Raising the specter of the Syrian conflict escalating into a military confrontation between the world’s two major nuclear powers, the Russian Defense Ministry Monday issued a warning that it would treat any US or allied aircraft operating in western Syria, where Moscow’s own forces, as well as those of the Syrian government, are based, as a hostile target.
The Russian warning came in response to the shooting down of a Syrian air force jet Sunday by a US Navy fighter plane over northern Syria, where US-backed proxy forces led by a Kurdish militia are advancing on the ISIS-held city of Raqqa.
Sunday’s incident marked the first time that a US warplane has brought down a Syrian plane flying over its own territory and represents a major escalation in the six-year-old US-orchestrated war for regime change. The Syrian pilot, last seen parachuting into an area controlled by the Islamic State of Iraq and Syria (ISIS), is still missing.
“In regions where the Russian Air Force is carrying out operations in the skies above Syria, any flying objects—including airplanes and drones of the international coalition—discovered west of the Euphrates River will be treated as aerial targets for tracking by land and air defense systems,” the Russian Defense Ministry warned.
Russia’s Deputy Foreign Minister Sergey Ryabkov described the US attack on the Syrian plane as “an act of aggression and a direct breach of international law.”
Moscow also indicated that it had cut off a “deconfliction” hotline with the Pentagon used to prevent unintended clashes between US and Russian fighter planes over Syria.
Washington delivered a series of conflicting responses to Russia’s warnings. The chairman of the US military’s Joint Chiefs of Staff, Marine Gen. Joseph Dunford, told the media that the Pentagon would be working “diplomatically and militarily in the coming hours to re-establish deconfliction.” Asked if he was concerned for the safety of US pilots flying over Syria after the Russian warning, the general responded that he was confident “our forces have the capabilities to take care of themselves.”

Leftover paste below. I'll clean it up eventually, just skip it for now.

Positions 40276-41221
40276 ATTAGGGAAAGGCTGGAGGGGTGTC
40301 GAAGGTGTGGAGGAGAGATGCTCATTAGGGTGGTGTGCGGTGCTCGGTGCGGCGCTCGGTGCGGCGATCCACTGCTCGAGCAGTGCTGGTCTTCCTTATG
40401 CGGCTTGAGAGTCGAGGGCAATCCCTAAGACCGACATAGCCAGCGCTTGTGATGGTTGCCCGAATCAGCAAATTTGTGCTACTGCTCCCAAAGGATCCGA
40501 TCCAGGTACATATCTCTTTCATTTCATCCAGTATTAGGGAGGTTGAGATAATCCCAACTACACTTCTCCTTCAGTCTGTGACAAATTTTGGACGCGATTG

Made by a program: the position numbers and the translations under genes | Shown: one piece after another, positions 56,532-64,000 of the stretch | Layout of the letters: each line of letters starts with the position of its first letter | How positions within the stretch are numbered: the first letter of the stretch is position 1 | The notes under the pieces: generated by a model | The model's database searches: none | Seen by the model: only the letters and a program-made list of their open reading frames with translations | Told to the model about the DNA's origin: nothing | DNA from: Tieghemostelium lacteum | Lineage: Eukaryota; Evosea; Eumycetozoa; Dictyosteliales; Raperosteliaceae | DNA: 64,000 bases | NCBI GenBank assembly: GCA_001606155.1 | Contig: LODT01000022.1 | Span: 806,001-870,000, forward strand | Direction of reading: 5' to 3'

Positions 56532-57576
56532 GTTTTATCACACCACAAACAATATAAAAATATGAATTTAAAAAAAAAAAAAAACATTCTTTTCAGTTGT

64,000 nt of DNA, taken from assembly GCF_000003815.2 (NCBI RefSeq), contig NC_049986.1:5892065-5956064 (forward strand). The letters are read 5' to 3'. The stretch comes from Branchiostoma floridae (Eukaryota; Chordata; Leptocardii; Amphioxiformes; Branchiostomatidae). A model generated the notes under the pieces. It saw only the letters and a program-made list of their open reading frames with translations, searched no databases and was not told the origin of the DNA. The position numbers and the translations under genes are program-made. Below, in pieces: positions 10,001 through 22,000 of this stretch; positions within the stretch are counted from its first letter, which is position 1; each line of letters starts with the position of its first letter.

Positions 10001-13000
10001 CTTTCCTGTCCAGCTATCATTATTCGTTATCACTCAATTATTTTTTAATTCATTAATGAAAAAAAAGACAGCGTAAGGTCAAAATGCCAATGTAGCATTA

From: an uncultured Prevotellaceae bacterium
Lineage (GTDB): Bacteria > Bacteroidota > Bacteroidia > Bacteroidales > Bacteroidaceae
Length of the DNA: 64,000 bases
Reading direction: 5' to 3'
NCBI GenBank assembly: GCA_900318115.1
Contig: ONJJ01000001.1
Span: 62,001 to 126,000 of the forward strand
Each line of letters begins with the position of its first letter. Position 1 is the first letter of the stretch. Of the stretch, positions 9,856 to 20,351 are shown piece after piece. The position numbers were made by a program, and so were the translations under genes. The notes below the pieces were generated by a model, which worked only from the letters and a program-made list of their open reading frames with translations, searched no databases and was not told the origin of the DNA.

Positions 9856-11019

At a bizarre White House press conference Monday in which reporters were barred from either filming or recording answers to their questions, White House press secretary Sean Spicer was quoted as saying that Washington was “going to do what we can to protect our interests,” in Syria, adding, “We will always preserve the right of self-defense.”
Only the perverse logic of the US imperialist drive for hegemony in the Middle East and around the globe can explain the invocation of “self defense” for actions taken by US military forces in shooting down a plane flying over its own territory and attacking forces loyal to the existing government.
The shooting down of the Syrian jet follows a series of US acts of aggression against Syrian government forces. Last September, US-led airstrikes killed or wounded as many as 200 Syrian soldiers in the eastern province of Deir el-Zour. While the Pentagon subsequently claimed that the attack was a “regrettable error,” it provided air support for ISIS fighters to overrun a strategic Syrian government position.
Then in April, the US rained 50 cruise missiles on Syria’s al-Shayrat airbase, ostensibly in response to an alleged gas attack that had all the earmarks of a CIA provocation.
Within the last month, the Pentagon has carried out three separate airstrikes on pro-government forces that were alleged to have come close to a desert base near the al-Tanf southeastern Syrian border crossing with Iraq, where some 150 American special forces troops are training so-called “rebels” to prosecute the war for regime change against the government in Damascus.
With each new attack, it becomes ever more clear that the so-called anti-ISIS campaign being waged by US-led forces is a cover for an American military intervention aimed at securing the aims of the six-year-old war for regime change in Syria, the toppling of the Assad government and the imposition of a US puppet regime. To this end, the Pentagon is determined that territory wrested from ISIS remain under its control rather than that of the Syrian government. The clashes that led to the downing of the Syrian jet are bound up with this scramble for territory.